- Students will study both how politics has been represented in American films and how American films have been a subject of political contention during the 20th Century. Films studied include Mr. Smith Goes to Washington, All the King’s Men, To Kill a Mockingbird, Norma Rae, All the President’s Men, The Manchurian Candidate, Do the Right Thing, The Right Stuff, Dave, Milk, Malcom X, Being There, 1776, and Bob Roberts.
The Gig Economy: American Labor, 1990-2019 (PREPARED FOR TOMORROW)
- Students will study contemporary transformations of labor in the United States, leading into the mid-21st Century. Topics include the decline of the union movement, the rising importance of higher education, the rise of the tech industry, crowdsourced economies, the defunding of public goods, and the coming of automation.
Opposes: Skills, Iconoclastic
DECK 3: Skills, Skills, Skills
- Students will be introduced to a broad range of applied quantitative reasoning skills, including statistics, probability, algorithmic design, and econometrics.
Introduction to College Writing
- Students will be introduced to successful writing approaches across the curriculum suitable for college-level composition.
Visual Literacy and Data Visualization
- Students will be introduced to basic aspects of visual literacy, including art history, graphic design, and film theory. Students will also explore data visualization and the interpretation of visual materials in scientific publications.
Logic and Reasoning (WESTERN TRADITION)
- Students will be introduced to formal logic and to key features of reasoned analysis and argument.
Opposes: Shared Culture, Iconoclastic
DECK 4: Iconoclastic Requirements
Introduction to Technology (PREPARED FOR TOMORROW)
- Students will learn technological literacy: how to understand technological systems and objects, the history of technologies, technological design.
Mindfulness and Meditation (SKILLS)
- Students will learn practices of mindfulness, meditation and self-care.
How to Survive the Apocalypse: Prepper Techniques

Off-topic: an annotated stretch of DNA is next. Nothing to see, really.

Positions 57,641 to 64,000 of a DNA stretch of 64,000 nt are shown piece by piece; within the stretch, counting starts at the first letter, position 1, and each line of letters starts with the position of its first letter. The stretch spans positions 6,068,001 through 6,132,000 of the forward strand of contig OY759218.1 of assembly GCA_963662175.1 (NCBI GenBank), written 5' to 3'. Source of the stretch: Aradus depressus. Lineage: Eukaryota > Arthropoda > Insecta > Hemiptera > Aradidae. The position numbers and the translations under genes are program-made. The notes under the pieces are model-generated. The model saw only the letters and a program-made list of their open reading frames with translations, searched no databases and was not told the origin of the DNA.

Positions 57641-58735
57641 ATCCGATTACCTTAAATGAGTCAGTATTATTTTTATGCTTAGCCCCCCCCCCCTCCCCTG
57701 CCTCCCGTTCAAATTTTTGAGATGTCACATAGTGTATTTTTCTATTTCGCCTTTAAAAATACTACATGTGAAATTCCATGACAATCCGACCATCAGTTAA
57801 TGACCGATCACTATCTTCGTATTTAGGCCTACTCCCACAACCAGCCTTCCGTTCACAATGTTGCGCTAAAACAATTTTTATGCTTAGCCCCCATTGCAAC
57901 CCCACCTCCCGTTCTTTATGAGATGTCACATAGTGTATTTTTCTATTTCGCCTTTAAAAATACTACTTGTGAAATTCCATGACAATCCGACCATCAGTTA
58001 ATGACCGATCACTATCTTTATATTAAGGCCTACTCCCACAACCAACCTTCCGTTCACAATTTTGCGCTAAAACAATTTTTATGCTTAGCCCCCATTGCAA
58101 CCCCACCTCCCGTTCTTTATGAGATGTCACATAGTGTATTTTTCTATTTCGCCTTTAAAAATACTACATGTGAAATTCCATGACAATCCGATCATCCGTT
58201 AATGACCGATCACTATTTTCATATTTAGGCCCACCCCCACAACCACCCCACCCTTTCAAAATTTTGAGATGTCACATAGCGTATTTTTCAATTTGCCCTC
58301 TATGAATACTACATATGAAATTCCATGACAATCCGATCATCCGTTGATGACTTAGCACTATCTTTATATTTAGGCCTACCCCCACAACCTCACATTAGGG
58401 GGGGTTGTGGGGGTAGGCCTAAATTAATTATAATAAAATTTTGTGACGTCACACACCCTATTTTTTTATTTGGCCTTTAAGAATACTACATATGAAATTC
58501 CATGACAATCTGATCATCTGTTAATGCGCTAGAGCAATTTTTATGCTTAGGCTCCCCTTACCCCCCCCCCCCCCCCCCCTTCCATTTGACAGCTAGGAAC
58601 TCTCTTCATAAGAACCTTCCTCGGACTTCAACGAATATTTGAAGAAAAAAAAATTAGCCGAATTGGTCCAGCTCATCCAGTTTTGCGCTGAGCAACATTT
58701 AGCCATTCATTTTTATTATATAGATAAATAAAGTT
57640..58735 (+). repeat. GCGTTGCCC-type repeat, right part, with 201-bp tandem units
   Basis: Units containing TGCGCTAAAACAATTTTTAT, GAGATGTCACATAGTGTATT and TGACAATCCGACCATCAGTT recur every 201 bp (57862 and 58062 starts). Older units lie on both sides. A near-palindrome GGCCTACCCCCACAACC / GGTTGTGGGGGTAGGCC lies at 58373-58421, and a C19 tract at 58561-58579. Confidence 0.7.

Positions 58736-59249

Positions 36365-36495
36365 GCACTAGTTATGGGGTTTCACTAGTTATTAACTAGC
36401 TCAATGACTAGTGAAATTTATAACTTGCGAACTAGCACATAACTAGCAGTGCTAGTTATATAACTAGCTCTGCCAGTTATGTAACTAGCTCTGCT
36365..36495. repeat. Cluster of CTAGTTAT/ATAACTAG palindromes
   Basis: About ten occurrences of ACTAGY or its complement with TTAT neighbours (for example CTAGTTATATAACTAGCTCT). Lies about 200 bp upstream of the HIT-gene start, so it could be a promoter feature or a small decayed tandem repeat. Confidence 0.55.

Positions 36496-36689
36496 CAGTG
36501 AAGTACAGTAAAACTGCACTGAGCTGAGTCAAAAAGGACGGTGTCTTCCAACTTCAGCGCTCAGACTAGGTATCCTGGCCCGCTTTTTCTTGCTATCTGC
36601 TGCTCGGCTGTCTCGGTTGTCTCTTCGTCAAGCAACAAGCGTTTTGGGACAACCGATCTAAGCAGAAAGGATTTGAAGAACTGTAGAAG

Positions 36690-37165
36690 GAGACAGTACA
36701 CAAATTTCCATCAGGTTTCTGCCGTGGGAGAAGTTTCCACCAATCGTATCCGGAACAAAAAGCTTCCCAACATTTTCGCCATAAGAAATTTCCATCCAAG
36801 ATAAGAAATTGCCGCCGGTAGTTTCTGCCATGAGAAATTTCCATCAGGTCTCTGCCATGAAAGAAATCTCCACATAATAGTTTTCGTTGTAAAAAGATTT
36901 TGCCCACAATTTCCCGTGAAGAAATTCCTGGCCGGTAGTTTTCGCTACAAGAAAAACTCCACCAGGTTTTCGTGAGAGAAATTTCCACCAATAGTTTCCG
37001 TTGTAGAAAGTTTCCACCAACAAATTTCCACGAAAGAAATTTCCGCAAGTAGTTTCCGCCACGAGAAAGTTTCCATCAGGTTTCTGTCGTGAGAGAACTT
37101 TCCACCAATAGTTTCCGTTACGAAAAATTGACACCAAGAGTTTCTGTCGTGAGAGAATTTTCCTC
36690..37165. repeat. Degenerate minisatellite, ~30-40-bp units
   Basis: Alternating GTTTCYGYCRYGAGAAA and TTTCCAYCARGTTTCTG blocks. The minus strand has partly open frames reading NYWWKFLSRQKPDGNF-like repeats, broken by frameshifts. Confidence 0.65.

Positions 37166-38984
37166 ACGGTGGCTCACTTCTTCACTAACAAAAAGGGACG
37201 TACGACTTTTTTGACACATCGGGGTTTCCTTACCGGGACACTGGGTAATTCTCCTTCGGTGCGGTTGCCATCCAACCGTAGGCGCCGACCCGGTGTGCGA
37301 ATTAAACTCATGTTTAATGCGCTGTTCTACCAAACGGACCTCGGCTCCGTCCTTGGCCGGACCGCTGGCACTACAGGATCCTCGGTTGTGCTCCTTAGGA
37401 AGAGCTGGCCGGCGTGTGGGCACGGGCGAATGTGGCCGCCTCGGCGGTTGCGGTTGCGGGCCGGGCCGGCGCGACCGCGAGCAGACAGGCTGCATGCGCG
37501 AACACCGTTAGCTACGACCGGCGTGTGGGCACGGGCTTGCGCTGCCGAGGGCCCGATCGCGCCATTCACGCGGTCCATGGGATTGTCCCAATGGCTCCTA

- Students will learn to prepare for possible societal and natural catastrophes, including shooting and gun safety, food storage and safety, hunting and foraging, measuring radioactive fallout, emergency medicine, and small-group psychology.
DECK 5: Prepared for the World of Tomorrow
Introduction to Computational Studies
- Students will learn the basics of programming, computational problem-solving, algorithmic design, and interdisciplinary methods that employ computation such as topic modelling.
Introduction to Data Science (SKILLS)
- Students will learn a variety of techniques for collecting, identifying and analyzing “big data” and practical skills for managing datasets and databases.
Globalization and Diversity (ETHICS, JUSTICE, DEMOCRACY)
- Students will learn about the history of economic and cultural globalization and explore how to live successfully in a diverse and globalized world.
Opposes: Western Tradition, Iconoclastic
DECK 6: Ethics, Justice, Democracy
American Anthropocene: Fighting Climate Change (SHARED CULTURE)
- Students will examine the distinctive features of the Anthropocene Age in the United States, including why the US is slow to embrace climate change activism. Students will study ways to pursue climate change mitigation and adaptation, including the “Green New Deal”.
Introduction to Community-Based Learning (SKILLS)
- Students will learn the important underlying concepts behind community-based learning and engage in a community-based learning project designed by the instructor.
Inclusive Practices: Allies, Bystanders and Activists (SKILLS)
- Students will study how to behave in an ethically and just way within a community striving for diversity and inclusion as well as fostering open and civil debate.
Opposes: Western Tradition, Iconoclastic
The Open Curriculum: Against All Requirements
Open curriculum team members draw a course card but cannot advocate it–they just have to make a case against what is on the other card. They must abstain from voting for any requirement.